Aarhus University Seal

PhD course Isotopes in Archaeology

The PhD course 'Isotopes in Archaeology' took place over two days in May at AU Campus Moesgård and was hosted by Centre for Urban Network Evolutions (UrbNet).

Written by PhD students Kirstine Haase, Hanna Dahlström and Neeke Hammers

Eleven participants from universities in Denmark, Germany, and Italy took part in the course, which consisted of ten lectures given by seven specialists within different fields of isotope research. Lectures were given by specialists from Aarhus University as well as two speakers from Cambridge University and the University of Kiel. The framework for the course created an open and intimate atmosphere where all could participate and contribute to the discussion. The format helped support this environment with a mix of lectures, exercises, and workshops, making everyone very active during the whole course.

A reading list was distributed prior to the course, and each participant had to submit a case study beforehand. The case study was both a starting point for the exercises but also made sure that the lecturers knew the level of knowledge and aims of the course for each participating PhD student.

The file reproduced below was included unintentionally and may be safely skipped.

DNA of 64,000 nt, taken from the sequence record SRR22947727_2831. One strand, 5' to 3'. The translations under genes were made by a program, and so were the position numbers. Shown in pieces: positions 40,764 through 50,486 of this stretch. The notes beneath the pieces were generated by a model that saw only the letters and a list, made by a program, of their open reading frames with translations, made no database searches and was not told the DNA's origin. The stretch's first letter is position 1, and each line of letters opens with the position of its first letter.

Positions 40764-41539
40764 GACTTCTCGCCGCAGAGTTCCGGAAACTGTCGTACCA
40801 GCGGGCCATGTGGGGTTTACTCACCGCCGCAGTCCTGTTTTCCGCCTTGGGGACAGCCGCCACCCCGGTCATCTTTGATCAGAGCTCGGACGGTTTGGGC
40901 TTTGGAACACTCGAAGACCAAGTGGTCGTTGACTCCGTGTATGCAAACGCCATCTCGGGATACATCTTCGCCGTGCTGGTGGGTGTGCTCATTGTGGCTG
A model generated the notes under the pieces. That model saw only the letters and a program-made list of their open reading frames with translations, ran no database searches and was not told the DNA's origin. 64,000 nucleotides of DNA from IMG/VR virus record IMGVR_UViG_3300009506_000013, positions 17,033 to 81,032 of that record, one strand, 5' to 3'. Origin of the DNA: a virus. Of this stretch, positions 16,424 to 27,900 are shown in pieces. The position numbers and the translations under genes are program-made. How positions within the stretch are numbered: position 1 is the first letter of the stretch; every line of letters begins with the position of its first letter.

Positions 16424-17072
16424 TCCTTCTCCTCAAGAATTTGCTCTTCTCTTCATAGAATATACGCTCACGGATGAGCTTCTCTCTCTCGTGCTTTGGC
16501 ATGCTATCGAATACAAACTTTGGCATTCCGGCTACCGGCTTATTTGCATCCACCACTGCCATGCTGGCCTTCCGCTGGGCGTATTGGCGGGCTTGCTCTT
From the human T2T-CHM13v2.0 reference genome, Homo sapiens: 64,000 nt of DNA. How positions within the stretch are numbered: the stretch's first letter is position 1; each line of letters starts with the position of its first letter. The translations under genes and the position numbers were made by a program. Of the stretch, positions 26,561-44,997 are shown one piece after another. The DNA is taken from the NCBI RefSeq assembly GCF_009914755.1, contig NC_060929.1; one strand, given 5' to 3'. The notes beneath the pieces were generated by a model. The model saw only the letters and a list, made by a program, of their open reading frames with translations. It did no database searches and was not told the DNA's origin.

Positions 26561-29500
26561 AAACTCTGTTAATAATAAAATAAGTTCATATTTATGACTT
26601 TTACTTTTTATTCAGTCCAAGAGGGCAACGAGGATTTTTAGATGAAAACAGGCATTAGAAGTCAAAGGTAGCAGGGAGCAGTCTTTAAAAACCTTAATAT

The course was focused on two themes: 1) Diet and environment and 2) Sourcing and time. The first day of the course focused on isotope studies on humans, animals, plants and soils, whereas the focus during the second day was mainly on material culture (metals, glass and ceramics). Following the lectures, we had short discussion sessions revolving around the case studies sent in by the participants, and on the second day, there were interactive workshops covering the main themes taught over the preceding two days.

The international background of the PhD students as well as the specialists ensured a high-quality learning environment and created a good debate climate, since different research traditions and backgrounds were represented. 


A joint dinner was also part of the official program which gave the participants a chance to talk and network on a more informal basis.